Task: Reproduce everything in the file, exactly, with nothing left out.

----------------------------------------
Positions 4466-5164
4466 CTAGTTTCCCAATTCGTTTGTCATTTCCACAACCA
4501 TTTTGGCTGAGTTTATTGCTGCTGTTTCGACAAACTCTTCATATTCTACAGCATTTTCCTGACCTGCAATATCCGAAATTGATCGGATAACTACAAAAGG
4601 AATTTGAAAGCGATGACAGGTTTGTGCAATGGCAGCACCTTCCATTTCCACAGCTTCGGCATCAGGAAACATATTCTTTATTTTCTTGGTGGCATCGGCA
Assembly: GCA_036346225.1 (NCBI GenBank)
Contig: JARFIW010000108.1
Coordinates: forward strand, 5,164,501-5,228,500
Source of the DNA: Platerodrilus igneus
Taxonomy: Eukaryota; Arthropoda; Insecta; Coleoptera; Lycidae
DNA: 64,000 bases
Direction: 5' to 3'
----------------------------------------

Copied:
Positions 4466-5164
4466 CTAGTTTCCCAATTCGTTTGTCATTTCCACAACCA
4501 TTTTGGCTGAGTTTATTGCTGCTGTTTCGACAAACTCTTCATATTCTACAGCATTTTCCTGACCTGCAATATCCGAAATTGATCGGATAACTACAAAAGG
4601 AATTTGAAAGCGATGACAGGTTTGTGCAATGGCAGCACCTTCCATTTCCACAGCTTCGGCATCAGGAAACATATTCTTTATTTTCTTGGTGGCATCGGCA
Assembly: GCA_036346225.1 (NCBI GenBank)
Contig: JARFIW010000108.1
Coordinates: forward strand, 5,164,501-5,228,500
Source of the DNA: Platerodrilus igneus
Taxonomy: Eukaryota; Arthropoda; Insecta; Coleoptera; Lycidae
DNA: 64,000 bases
Direction: 5' to 3'